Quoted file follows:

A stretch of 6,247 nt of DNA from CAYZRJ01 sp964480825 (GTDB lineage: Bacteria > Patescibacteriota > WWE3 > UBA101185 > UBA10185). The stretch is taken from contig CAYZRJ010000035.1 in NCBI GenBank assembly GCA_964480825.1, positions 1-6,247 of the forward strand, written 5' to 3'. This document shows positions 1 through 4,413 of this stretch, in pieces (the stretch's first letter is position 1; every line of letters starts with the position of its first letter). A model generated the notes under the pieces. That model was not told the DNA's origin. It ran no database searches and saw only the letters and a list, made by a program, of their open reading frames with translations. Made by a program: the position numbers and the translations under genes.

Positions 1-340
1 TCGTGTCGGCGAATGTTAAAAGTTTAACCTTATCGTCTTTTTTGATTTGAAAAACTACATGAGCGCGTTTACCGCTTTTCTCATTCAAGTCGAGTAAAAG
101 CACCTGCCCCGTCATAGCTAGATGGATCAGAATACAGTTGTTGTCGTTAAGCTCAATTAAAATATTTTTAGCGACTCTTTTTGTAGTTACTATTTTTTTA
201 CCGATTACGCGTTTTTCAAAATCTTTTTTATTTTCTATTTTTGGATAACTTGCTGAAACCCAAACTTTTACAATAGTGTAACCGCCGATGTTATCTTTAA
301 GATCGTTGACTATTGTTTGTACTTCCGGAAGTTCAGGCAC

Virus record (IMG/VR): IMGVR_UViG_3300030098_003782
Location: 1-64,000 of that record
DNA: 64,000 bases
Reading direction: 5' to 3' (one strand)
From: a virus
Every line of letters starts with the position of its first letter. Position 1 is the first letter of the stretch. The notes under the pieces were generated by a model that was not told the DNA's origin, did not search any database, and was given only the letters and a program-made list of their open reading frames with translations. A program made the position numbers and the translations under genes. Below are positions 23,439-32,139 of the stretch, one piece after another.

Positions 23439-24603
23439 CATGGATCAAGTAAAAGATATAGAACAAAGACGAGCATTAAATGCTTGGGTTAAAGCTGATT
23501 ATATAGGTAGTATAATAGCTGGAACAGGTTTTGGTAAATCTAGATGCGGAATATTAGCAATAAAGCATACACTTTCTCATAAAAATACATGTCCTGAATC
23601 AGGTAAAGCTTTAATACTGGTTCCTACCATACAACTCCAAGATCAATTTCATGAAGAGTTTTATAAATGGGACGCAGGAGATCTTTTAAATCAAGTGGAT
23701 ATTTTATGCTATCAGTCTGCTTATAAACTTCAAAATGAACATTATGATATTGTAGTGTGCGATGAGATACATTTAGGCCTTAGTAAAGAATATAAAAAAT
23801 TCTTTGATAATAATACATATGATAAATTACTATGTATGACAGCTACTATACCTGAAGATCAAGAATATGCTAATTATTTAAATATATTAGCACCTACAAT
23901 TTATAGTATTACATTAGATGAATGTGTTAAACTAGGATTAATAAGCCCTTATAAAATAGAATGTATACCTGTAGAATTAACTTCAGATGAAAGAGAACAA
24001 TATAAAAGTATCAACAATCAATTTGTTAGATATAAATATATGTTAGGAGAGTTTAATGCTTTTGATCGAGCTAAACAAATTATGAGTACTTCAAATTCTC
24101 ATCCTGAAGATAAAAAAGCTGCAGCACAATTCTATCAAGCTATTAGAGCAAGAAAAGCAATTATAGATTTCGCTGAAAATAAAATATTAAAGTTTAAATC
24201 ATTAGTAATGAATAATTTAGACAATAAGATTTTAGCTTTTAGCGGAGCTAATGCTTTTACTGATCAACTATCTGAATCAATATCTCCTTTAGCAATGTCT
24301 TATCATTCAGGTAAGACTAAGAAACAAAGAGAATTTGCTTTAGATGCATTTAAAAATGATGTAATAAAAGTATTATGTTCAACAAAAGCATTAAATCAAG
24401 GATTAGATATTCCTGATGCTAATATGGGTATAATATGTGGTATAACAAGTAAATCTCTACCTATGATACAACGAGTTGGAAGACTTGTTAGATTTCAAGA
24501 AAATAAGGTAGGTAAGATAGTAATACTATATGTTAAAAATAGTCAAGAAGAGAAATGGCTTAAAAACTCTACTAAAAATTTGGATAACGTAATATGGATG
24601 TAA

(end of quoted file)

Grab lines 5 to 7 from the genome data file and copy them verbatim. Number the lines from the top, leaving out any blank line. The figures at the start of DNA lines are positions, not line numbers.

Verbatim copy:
201 CCGATTACGCGTTTTTCAAAATCTTTTTTATTTTCTATTTTTGGATAACTTGCTGAAACCCAAACTTTTACAATAGTGTAACCGCCGATGTTATCTTTAA
301 GATCGTTGACTATTGTTTGTACTTCCGGAAGTTCAGGCAC

Virus record (IMG/VR): IMGVR_UViG_3300030098_003782